- pg 5: I'm still not sure where this story is going or anything about the characters

- pg 5: generally, although especially on this page, the dialogue reads really stilted. Also all the characters appear to speak with the same 'voice'


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Ho, heed me all who live, hearken to my words all sentients, for I am the emissary of the One.

Gather and listen to the tale of the beginning, for before all was the One, and after all shall he endure, and all that is - is him. There is none but the One, no mind nor wisdom, no time nor place, No existence.

Will that kind thing hook you? @kais

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Thoughts As I Go:

Pg. 1 – It takes a while to find out what a ‘night like that’ is

Pg. 1 – I see you enjoy using the exclamation mark mid-sentence. It’s not often that technique is seen this side of the millennium.

Pg. 1 – Is this supposed to be a friendly discussion, or more of an old rivalry? I can’t get a good vibe on either.

Pg. 2 – It’s a bit disjointed, to be sure, but the priest’s introduction is alright.

Pg. 2 – R’s name is a palindrome. Huh.

Pg. 4 – R claims the beer was good. But the introduction states otherwise. Does R just have that bad of a taste?

Pg. 5 – Rook, not rock, assuming this is chess. This would make the setting Medieval Europe.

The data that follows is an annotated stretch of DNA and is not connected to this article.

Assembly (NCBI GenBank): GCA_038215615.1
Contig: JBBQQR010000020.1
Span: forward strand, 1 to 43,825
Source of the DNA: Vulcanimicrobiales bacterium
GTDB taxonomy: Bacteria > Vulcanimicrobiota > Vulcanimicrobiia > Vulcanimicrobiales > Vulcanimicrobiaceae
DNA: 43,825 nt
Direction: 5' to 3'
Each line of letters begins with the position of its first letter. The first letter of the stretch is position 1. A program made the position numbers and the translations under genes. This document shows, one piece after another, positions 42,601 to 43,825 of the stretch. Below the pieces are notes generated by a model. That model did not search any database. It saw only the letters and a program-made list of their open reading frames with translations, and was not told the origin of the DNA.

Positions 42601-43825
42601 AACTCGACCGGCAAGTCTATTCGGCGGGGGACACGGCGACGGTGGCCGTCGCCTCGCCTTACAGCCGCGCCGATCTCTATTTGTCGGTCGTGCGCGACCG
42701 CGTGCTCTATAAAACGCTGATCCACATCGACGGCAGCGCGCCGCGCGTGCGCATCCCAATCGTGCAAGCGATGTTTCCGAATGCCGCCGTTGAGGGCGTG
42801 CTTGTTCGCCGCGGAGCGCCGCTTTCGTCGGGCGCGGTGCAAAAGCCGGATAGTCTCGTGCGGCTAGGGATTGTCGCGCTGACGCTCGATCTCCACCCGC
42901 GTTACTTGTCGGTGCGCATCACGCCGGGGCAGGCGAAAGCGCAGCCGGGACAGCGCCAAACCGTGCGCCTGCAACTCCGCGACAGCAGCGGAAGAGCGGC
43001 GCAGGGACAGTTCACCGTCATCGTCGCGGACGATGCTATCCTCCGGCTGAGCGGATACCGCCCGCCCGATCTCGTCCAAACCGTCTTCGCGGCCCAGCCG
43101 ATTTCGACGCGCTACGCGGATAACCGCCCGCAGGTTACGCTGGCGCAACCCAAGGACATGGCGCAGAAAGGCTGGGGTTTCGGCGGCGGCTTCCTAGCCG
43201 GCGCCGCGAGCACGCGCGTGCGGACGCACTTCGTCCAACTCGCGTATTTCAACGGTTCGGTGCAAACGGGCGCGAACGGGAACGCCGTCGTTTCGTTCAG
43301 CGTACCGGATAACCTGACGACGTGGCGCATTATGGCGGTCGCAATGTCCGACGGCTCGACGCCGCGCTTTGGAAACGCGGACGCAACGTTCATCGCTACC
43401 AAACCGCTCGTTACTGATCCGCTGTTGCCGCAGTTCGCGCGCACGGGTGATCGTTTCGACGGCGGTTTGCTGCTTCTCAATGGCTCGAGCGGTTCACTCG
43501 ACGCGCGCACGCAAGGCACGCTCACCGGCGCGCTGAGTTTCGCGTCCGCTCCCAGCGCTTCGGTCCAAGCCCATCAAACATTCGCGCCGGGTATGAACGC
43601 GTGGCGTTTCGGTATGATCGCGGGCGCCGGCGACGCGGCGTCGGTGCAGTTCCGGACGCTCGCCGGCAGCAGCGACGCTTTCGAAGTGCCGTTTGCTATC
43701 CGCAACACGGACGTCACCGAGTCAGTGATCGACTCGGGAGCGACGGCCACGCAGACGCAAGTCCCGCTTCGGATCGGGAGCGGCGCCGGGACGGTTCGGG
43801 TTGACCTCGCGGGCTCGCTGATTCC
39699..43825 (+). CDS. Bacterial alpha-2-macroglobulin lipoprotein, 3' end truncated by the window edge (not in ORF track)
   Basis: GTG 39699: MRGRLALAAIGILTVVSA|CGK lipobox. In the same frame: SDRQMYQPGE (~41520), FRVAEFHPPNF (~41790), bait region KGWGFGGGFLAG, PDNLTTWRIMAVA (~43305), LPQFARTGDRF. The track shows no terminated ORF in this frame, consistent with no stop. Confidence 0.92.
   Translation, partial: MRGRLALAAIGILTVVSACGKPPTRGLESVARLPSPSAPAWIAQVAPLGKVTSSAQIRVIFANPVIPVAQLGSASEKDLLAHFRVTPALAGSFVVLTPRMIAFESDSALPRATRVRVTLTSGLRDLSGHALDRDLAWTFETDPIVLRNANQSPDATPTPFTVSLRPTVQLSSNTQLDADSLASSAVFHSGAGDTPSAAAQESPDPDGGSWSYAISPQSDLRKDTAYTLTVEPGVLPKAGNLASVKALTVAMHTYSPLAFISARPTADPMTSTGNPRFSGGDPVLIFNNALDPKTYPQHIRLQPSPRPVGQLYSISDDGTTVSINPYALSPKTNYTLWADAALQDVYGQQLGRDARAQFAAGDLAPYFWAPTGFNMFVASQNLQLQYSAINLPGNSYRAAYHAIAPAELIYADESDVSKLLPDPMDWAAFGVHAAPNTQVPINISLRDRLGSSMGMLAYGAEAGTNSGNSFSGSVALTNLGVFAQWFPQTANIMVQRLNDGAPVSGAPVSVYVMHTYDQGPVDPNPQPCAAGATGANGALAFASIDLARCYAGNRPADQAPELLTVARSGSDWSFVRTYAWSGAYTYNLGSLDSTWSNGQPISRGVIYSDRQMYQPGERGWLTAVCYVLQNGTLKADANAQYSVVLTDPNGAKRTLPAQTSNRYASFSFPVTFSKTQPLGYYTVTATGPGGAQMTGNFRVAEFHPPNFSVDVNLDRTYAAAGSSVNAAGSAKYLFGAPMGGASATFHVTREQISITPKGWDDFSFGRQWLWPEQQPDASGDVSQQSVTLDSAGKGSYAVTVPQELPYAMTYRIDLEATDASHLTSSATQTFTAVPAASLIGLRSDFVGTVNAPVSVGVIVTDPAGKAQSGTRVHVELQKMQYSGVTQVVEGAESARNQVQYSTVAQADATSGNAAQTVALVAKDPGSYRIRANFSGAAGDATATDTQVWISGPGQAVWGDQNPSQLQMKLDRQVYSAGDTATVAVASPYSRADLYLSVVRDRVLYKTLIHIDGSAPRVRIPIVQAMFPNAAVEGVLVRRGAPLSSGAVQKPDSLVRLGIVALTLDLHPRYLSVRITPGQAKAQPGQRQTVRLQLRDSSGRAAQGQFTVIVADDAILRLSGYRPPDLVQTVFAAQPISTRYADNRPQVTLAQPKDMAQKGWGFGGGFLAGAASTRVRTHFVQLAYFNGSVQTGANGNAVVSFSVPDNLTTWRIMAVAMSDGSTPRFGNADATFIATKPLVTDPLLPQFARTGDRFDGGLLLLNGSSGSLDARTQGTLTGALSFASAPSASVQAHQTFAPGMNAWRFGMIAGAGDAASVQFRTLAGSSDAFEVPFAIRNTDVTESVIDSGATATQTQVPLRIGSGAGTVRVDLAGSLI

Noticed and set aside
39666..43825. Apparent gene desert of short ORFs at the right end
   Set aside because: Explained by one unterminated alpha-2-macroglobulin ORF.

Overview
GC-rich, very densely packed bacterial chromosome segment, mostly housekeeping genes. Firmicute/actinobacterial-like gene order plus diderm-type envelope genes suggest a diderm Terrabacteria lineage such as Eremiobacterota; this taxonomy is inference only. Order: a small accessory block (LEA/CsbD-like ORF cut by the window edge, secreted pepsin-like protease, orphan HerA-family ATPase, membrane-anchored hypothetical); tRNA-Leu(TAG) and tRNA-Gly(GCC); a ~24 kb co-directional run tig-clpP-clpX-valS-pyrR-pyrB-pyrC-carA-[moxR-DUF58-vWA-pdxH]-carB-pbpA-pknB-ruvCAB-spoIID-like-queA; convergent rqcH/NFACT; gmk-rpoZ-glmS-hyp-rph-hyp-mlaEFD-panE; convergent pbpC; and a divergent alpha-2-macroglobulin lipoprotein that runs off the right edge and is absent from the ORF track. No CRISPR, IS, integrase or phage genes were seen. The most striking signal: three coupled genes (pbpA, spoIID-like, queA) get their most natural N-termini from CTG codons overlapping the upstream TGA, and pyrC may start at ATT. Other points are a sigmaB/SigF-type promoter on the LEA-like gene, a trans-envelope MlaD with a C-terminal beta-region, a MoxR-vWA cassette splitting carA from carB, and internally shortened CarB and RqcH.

Pg. 5 – ‘Guy trying to mug him.’ Guy is modern English, something like ‘vagabond’ would better suit the piece.


I find this to be interesting, and at the least I’d read a few chapters further. I do like the routine that R and P have, though the city has done nothing to capture my interest, except for an oddly named tavern. The beginning was a false start, as R appears to be the main character, and Y and A serve nothing to introduce him, but if they aren’t going to be characters, you might consider rewriting that segment from R’s perspective as well, to avoid giving the readers false impressions.

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They are going to be characters, they are both friends and their religions contradict, so they decided to not talk about it, the stress brings out their bad sdie.

I fix it some, if it will not work I'll change the PoV.

And this is not the regular medievil European setting.

yesthe rock/rook thing is like chess.

About the bar, the beer is good, but the establishment is Unreputable as well the part of the city it's in is not the best.

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Okay, so a brief reaction based on the first page (I'm sorry, I haven't read through your content in its entirety yet, hoping to get to it later today):

Your paragraphs are short, almost slide-like. I'm finding them jarring and hard to follow. You spend a lot of time telling us what is happening, but not showing us. Case in point at the beginning:


Taverns tend to be full, especially at night times, but at nights like that… well, you were lucky to get in. The Olive was not the best place to drink, but in a night like that nowhere was.